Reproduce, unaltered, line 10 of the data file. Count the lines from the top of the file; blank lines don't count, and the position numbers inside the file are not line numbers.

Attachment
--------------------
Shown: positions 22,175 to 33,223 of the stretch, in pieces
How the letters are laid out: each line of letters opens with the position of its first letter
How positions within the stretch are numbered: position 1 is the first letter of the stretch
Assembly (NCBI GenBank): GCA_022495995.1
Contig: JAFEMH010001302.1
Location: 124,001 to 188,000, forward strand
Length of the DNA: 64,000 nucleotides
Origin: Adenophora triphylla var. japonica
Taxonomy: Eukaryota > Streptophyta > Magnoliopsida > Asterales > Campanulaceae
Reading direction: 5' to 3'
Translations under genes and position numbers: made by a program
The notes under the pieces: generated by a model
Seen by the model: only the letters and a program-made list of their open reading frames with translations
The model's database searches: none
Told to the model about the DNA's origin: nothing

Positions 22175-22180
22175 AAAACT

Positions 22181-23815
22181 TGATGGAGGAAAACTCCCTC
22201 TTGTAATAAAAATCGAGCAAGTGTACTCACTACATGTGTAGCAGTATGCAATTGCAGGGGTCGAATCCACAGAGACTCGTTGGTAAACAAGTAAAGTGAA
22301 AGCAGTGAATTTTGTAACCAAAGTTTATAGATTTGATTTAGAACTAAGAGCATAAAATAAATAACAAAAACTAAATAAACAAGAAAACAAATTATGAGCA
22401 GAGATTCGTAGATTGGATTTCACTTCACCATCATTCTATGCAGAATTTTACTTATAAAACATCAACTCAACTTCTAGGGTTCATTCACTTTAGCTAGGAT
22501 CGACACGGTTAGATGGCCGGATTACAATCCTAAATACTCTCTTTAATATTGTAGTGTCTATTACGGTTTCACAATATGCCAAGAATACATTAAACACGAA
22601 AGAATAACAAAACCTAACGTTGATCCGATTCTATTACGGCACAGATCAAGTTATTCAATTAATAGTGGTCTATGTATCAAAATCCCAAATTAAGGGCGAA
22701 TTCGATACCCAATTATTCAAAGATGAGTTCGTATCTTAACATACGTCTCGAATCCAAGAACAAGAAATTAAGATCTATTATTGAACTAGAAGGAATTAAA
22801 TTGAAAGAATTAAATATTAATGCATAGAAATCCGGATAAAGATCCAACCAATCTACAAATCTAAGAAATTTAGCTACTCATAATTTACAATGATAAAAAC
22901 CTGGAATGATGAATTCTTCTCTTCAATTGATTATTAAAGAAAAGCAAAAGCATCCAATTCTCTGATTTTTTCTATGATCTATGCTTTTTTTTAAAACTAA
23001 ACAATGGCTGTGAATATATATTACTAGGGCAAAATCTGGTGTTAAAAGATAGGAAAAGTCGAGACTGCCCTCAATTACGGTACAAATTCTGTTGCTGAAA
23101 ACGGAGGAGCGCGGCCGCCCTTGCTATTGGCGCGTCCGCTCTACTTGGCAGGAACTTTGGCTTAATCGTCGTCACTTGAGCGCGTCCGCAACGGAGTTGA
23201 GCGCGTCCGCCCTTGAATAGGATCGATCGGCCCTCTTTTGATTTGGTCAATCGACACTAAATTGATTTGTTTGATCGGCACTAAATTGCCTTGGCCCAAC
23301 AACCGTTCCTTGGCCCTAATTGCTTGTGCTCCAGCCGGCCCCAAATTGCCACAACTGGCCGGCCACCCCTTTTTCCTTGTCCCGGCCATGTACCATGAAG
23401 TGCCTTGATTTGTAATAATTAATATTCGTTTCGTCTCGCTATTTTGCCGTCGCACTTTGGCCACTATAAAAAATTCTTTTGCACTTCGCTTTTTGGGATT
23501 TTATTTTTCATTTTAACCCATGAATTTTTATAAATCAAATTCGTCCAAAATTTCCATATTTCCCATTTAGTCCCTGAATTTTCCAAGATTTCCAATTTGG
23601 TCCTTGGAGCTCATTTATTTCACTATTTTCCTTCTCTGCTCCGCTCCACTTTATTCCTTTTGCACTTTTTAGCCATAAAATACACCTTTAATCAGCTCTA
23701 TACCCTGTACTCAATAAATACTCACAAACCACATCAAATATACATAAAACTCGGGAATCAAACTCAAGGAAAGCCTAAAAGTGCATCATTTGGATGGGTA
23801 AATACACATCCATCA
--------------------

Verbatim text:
Reading direction: 5' to 3'